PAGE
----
Almost 80 Percent of College Students Think Trump's Campaign Likely Had Improper Contact with Russia

As candidates have their eyes set on the 2020 election, interference in the last presidential election is still a topic of discussion and almost 80 percent of college students claimed President Donald Trump's campaign had improper contact with Russia.

Russia's involvement in the 2016 presidential election prompted some to discredit Trump's victory, Congressional hearings and an investigation conducted by special counsel Robert Mueller. In March, Mueller concluded that there wasn't evidence that Trump's team conspired with Russia. On Wednesday, the special counsel will testify before a House of Representatives panel.

Ahead of Mueller's testimony, College Pulse, a survey and data analytics company, gathered opinions from more than 1,500 college students about democracy, Trump, Mueller and Russia.

Thirty-six percent responded that they thought members of Trump's campaign "definitely" had improper contact with Russia during the 2016 presidential election. Forty-one percent said they thought his campaign "probably" did.

Mueller's report didn't reach a conclusion on whether Trump obstructed justice during the investigation, however, the special counsel added that if they could definitively clear Trump of a crime, they would have said that. The special counsel pointed to a Department of Justice policy that barred the prosecution of a sitting president for a federal crime.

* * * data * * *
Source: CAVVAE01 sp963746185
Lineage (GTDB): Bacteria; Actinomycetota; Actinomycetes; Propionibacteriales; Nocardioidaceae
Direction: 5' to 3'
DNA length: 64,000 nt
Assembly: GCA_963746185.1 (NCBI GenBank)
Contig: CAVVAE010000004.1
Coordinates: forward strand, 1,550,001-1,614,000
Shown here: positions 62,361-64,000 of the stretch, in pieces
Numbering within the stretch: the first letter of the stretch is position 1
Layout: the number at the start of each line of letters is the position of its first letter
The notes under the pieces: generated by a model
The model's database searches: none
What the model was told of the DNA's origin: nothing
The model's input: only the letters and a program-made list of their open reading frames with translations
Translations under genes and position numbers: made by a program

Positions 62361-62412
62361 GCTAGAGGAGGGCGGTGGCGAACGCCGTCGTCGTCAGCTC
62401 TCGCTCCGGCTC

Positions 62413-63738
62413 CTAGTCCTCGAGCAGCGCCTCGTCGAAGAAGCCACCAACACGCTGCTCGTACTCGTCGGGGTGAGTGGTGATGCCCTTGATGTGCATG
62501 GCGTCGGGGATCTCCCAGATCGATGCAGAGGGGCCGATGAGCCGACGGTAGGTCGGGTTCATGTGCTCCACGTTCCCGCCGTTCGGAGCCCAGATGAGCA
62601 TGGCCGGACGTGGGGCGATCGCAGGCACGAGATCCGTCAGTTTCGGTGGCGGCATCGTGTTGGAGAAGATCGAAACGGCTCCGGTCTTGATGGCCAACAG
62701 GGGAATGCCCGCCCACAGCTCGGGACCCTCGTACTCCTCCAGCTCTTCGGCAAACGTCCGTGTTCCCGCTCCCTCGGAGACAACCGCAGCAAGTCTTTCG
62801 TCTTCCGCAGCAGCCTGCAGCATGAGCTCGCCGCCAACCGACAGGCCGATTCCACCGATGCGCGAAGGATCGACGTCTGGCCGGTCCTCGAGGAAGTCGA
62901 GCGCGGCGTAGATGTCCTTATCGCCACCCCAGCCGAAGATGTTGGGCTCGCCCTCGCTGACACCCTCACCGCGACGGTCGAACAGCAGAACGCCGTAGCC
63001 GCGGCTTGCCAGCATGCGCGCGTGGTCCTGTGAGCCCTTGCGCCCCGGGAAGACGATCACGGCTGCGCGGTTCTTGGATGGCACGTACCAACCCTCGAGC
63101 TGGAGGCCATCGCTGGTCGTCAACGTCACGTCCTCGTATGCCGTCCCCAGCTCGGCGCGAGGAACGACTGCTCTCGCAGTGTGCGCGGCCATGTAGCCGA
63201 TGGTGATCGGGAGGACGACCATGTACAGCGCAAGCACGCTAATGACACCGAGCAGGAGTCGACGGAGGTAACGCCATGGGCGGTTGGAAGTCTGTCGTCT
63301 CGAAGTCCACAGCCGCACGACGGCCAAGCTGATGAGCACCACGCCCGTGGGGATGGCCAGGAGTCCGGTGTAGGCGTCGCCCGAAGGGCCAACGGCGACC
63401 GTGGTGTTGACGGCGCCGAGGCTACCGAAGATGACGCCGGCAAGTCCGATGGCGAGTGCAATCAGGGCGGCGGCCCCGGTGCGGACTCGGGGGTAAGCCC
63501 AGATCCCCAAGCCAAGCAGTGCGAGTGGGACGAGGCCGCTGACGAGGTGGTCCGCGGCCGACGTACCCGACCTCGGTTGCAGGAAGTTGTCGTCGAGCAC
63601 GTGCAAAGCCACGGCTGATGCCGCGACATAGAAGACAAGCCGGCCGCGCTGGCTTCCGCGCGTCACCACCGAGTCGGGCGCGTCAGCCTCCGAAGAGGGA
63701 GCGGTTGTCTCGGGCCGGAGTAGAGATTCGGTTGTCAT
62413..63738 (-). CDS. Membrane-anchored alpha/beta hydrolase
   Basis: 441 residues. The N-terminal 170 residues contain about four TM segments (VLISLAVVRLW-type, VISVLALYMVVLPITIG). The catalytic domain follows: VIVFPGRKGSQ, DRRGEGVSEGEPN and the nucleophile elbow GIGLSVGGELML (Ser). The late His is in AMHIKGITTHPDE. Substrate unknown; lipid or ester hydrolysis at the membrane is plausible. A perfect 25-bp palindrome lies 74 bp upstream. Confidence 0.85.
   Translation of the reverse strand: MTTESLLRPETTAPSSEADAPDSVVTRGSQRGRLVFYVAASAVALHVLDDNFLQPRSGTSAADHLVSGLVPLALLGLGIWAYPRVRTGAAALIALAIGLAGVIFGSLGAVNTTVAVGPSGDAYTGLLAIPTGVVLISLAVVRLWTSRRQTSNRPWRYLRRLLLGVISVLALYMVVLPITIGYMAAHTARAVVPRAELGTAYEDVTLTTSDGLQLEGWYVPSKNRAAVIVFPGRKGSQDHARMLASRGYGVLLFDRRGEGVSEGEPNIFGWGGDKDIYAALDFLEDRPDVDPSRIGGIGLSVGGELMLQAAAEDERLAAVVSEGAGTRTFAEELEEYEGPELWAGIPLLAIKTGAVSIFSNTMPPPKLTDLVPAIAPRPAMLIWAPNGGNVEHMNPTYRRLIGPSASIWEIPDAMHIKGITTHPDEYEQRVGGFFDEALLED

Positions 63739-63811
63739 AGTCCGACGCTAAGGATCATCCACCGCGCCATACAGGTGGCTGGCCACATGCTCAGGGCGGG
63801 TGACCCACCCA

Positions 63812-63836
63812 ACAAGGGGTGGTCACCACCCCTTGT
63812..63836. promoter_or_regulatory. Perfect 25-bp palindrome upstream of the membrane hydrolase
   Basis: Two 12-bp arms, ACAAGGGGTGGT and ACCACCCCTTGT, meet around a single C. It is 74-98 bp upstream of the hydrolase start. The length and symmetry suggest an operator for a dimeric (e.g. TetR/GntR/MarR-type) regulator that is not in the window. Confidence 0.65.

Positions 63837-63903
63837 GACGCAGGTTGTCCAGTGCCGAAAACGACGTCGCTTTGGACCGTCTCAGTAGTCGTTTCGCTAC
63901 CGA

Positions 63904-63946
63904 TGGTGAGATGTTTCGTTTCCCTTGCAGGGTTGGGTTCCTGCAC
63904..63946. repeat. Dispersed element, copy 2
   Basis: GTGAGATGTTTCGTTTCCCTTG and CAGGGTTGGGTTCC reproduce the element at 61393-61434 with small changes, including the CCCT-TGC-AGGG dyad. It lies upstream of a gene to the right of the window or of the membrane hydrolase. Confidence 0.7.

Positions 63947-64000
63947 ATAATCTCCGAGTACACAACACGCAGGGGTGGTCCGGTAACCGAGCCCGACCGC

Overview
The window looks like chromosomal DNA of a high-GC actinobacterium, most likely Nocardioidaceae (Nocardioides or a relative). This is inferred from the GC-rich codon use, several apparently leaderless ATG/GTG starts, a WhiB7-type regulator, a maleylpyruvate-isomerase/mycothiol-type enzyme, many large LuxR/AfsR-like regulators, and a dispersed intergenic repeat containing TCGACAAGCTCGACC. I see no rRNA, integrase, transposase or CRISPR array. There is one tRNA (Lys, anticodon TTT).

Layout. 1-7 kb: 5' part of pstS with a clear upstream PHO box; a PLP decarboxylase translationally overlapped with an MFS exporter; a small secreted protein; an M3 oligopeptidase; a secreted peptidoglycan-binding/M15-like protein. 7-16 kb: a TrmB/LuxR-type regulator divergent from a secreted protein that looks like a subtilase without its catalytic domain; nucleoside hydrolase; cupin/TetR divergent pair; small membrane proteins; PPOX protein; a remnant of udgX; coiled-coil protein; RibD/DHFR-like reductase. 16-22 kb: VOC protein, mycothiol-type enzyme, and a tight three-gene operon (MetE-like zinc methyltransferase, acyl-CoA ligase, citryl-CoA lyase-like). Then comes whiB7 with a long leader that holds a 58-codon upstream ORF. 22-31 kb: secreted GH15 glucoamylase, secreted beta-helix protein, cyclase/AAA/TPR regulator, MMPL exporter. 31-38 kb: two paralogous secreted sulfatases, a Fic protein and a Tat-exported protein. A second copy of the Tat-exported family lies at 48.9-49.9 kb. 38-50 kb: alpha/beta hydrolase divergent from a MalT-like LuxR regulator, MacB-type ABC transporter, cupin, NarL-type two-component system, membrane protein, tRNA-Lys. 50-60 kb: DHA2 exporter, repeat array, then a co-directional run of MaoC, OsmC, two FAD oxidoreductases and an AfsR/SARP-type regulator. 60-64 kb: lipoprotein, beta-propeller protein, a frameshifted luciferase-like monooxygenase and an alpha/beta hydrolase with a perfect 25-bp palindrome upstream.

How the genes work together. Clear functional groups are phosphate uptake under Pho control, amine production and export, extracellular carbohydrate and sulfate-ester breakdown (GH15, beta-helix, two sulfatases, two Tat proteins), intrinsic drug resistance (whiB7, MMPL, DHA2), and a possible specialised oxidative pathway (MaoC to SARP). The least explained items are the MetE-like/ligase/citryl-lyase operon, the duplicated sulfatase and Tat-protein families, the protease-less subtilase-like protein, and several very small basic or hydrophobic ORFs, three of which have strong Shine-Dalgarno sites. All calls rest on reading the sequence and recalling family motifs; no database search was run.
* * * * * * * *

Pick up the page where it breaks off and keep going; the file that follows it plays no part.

"That is unconstitutional," Mueller said during a press conference in May. "Charging the president with a crime was, therefore, not an option we could consider."

russia trump robert mueller obstruction of justice
President Donald Trump talks to reporters while hosting Slovak Republic Prime Minister Peter Pellegrini in the Oval Office at the White House on May 03 in Washington, D.C. A recent poll conducted by College Pulse found that the majority of college students thought Trump's campaign had improper contact with Russia during the 2016 presidential election. Chip Somodevilla/Getty

Democratic lawmakers have called for additional investigations and even impeachment because of the possibly Trump obstructed justice. On Wednesday, Speaker of the House Nancy Pelosi said committees were looking into any abuse of power Trump may have engaged in, including obstruction of justice.

"If you've got to go down this path, you have to make sure that the public has an understanding of why," Pelosi said during The Christian Science Monitor Breakfast. "What I believe is that when we go forward, as we go forward, it has to run deep."

If Democrats were to investigate Trump's possible obstruction of Mueller's investigation, College Pulse found they would have the support of college students. Seventy-four percent of those polled at least somewhat agreed that the Democrats should investigate. Only 12 percent completely disagreed and 12 percent also somewhat disagreed.

On Monday, Trump posted on Twitter that Mueller shouldn't have "another bite at the apple," adding that it would end badly for him. The president also criticized the "phony Democrats" for accomplishing nothing but wasting time on "this ridiculous witch hunt."

Highly conflicted Robert Mueller should not be given another bite at the apple. In the end it will be bad for him and the phony Democrats in Congress who have done nothing but waste time on this ridiculous Witch Hunt. Result of the Mueller Report, NO COLLUSION, NO OBSTRUCTION!...

— Donald J. Trump (@realDonaldTrump) July 22, 2019

As far as the fairness of Mueller's investigation is concerned, the majority of college students thought it was fair. Only 22 percent thought it wasn't fair and two percent refused to answer.